Mentions: Figure 1 shows the experimental set-up. The participants were instructed to stand barefoot on a foam pad (Airex balance pad; 49.5 cm length×40.5 cm width×6.5 cm height), placed on the force plate. On unstable support surface, ankle proprioceptive signals are less reliable, which enforces reliance upon proximal proprioceptive signals (i.e., proprioceptive weighting), thereby highlighting proprioceptive deficits [11]. A standardized foot position was used, with the heels placed 10 centimeter apart, and a free forefoot position. The vision of the participants was occluded by means of non-transparent goggles. Participants were instructed to maintain their balance at all times and an investigator was standing next to the participant to prevent actual falls. Four experimental trials were implemented (Table 1). Postural stability was measured in trial 1 by standing on unstable support surface without vision for 30 seconds. Subsequently, muscle vibration was added bilaterally for 15 seconds to the ankle muscles (trial 2), back muscles (trial 3), and to the ankle and back muscles simultaneously (trial 4). Each trial was performed once. Between trials, one minute of rest was taken and the subjects were asked to move their lower limbs and pelvis briefly to reset muscle spindles.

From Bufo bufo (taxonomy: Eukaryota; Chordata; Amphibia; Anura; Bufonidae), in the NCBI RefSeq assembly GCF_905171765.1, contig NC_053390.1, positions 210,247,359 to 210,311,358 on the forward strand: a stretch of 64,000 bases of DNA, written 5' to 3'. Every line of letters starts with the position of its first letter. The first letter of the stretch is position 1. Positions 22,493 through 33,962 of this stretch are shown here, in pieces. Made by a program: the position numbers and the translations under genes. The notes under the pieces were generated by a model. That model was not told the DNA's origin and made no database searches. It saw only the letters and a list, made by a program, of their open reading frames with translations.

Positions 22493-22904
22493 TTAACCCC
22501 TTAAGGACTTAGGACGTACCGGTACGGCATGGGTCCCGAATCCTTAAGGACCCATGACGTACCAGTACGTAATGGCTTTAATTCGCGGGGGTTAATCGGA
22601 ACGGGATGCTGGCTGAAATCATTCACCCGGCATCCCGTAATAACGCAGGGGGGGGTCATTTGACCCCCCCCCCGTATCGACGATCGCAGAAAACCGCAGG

Bottom Line: Compared to controls, individuals with COPD showed an increased posterior body sway during ankle muscle vibration (p = 0.047), decreased anterior body sway during back muscle vibration (p = 0.025), and increased posterior body sway during simultaneous ankle-muscle vibration (p = 0.002).Individuals with COPD, especially those with inspiratory muscle weakness, increased their reliance on ankle muscle proprioceptive signals and decreased their reliance on back muscle proprioceptive signals during balance control, resulting in a decreased postural stability compared to healthy controls.These proprioceptive changes may be due to an impaired postural contribution of the inspiratory muscles to trunk stability.